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2016: We've scoured the Web to find the best and most compelling animal
stories, videos and photos. And it's all right here.
Luckily, Boop the feathertail glider escaped injury when she fell from her mother’s pouch in Australia. Now, she’s one of the smallest patients at the
Australia Zoo Wildlife Hospital. Boop weighs less than 1 gram, and a team of specialized wildlife caretakers is feeding her a balanced milk formula through a very fine tube. “Two milliliters is plenty for this tiny patient!” the hospital explained in a Facebook comment. The feathertail glider is the world’s smallest gliding mammal. An adult will grow to be between 6.5 to 8 centimeters in size. The joey will be returned to the wild when she’s ready to survive on her own. — Read it from
Australia Zoo Wildlife Warriors via Facebook
A new study finds that chimpanzees who travel use tools more frequently. Chimps and the bonobo, a close relative, travel the same average distance as the chimps who were observed for the study, and they use a similar set of tools. Gorillas and most orangutans, however, spend significantly less time traveling per day and show limited or no feeding-related tool use. The team concluded that travel created an extra need for high-energy food, while the challenge of inaccessible honey created an opportunity for innovation in the chimps’ use of tools to get to it. The study was published in the journal
eLife. — Read it at
A new plan to save the black-footed ferret, which has been declared extinct twice, involves vaccinating the prairie dogs they prey on with an oral vaccine disguised as a peanut butter treat. The ferrets and the prairie dogs they prey on are threatened by the sylvatic plague, a devastating flea-borne illness. The ferrets can get the vaccine themselves through an injection, but that’s impossible to do with large populations of prairie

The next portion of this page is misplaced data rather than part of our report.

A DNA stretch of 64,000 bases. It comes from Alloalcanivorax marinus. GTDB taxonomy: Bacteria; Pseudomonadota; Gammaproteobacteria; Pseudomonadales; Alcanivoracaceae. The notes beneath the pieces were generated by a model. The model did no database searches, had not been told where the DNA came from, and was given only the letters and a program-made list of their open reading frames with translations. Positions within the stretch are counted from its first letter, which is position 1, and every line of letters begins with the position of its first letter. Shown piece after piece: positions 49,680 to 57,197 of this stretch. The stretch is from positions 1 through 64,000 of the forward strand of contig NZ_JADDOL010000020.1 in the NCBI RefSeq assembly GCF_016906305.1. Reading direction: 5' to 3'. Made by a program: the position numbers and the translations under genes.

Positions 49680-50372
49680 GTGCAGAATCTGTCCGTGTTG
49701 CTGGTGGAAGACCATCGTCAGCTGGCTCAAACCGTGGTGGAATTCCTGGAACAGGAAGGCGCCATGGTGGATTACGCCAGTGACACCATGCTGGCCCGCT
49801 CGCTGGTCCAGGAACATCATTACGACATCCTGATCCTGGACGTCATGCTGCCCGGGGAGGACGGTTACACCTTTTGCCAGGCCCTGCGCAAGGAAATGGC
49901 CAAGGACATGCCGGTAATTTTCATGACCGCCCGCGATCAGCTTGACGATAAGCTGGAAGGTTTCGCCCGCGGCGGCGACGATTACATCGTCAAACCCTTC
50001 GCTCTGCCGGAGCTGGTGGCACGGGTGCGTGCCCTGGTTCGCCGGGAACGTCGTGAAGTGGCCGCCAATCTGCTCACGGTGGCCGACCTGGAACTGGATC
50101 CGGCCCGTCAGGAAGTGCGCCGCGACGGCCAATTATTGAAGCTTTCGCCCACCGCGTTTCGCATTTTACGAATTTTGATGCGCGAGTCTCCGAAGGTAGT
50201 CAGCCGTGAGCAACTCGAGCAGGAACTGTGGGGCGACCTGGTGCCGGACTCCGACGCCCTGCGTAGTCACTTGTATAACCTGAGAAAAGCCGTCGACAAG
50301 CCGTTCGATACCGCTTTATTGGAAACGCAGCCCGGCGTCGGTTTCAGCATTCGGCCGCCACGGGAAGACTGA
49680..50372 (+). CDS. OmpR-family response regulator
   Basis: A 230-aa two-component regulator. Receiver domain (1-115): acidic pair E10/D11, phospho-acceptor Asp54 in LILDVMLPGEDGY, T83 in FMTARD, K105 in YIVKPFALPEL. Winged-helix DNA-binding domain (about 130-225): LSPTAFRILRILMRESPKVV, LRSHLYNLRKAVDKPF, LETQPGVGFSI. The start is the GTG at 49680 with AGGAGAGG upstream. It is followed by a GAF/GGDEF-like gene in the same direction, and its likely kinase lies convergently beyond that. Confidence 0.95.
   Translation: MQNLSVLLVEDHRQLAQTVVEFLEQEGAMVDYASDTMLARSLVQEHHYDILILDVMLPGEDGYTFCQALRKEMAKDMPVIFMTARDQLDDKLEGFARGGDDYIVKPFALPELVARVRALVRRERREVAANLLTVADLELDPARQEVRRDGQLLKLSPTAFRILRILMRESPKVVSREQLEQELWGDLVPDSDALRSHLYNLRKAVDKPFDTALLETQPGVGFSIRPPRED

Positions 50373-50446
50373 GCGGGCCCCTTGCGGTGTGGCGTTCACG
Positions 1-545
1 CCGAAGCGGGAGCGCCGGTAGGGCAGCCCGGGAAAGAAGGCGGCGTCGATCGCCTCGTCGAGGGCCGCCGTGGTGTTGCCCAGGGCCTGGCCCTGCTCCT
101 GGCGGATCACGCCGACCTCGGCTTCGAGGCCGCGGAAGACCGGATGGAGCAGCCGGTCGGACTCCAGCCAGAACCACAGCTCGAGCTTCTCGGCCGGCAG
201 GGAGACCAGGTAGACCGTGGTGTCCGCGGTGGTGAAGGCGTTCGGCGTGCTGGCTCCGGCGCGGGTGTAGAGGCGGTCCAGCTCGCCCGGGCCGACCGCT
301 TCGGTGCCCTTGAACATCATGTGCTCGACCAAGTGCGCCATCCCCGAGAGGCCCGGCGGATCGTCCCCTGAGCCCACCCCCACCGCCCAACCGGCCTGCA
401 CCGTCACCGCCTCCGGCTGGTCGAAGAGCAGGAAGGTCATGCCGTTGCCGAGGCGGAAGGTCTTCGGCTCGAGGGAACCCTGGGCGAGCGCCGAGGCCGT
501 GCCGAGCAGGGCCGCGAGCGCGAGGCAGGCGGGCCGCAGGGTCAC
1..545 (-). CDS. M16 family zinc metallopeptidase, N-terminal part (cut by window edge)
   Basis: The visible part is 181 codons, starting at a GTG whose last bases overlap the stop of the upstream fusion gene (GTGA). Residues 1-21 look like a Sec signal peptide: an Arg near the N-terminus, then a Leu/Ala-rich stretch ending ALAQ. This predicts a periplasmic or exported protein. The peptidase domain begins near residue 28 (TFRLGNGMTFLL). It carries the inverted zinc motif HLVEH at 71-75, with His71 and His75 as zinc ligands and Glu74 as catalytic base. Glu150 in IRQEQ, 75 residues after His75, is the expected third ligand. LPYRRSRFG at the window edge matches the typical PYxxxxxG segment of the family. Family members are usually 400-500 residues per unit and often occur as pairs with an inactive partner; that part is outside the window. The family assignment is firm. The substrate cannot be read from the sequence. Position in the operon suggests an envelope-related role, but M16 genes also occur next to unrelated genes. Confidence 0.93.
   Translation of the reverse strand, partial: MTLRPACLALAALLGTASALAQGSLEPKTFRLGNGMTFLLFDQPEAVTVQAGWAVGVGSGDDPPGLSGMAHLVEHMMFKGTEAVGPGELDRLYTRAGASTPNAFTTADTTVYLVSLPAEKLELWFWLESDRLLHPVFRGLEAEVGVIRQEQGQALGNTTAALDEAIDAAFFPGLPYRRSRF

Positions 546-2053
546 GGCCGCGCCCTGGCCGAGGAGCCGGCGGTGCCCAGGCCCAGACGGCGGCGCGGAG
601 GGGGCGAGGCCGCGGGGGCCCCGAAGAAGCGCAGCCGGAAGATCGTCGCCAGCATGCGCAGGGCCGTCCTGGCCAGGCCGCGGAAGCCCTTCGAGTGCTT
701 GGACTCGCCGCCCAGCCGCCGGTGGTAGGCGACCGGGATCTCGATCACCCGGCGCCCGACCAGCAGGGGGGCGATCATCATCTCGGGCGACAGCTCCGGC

dogs. This week, the
U.S. Fish and Wildlife Service plans to test a prototype of a treat dispenser on an all-terrain vehicle and spread the vaccine treats to prairie
dog populations in northeastern Montana. — Read it at
The drowning death of a lost mountain goat in Alaska is being blamed
on a crush of people onshore who were trying to get its picture on Saturday.
The goat’s presence in the city of Seward was unusual, as the animals usually
stay above the timberline in remote areas. State troopers got calls saying the
wayward animal was being harassed by people trying to photograph it. With
nowhere to turn, the goat dove into the ocean, where it drowned. It’s the
latest in a sad string of human encounters with wild animals that have ended
badly for the animals. The most notable may have been the baby bison who died
in Yellowstone National Park in May after tourists who thought it looked cold put
the calf in
the back of their vehicle. Officials are reminding people to give animals
their space. — Read it at the Chicago
Loveland, Colorado, firefighters came to the rescue of three missing
puppies on Monday. One of the puppies had fallen into an HVAC vent, and the
firefighters were able to pull him out. At first, it was believed that all
three puppies were stuck in the vent, but the other two missing puppies were
found safely under a clothes dresser, the department Tweeted. — Read
it at Colorado’s 9News
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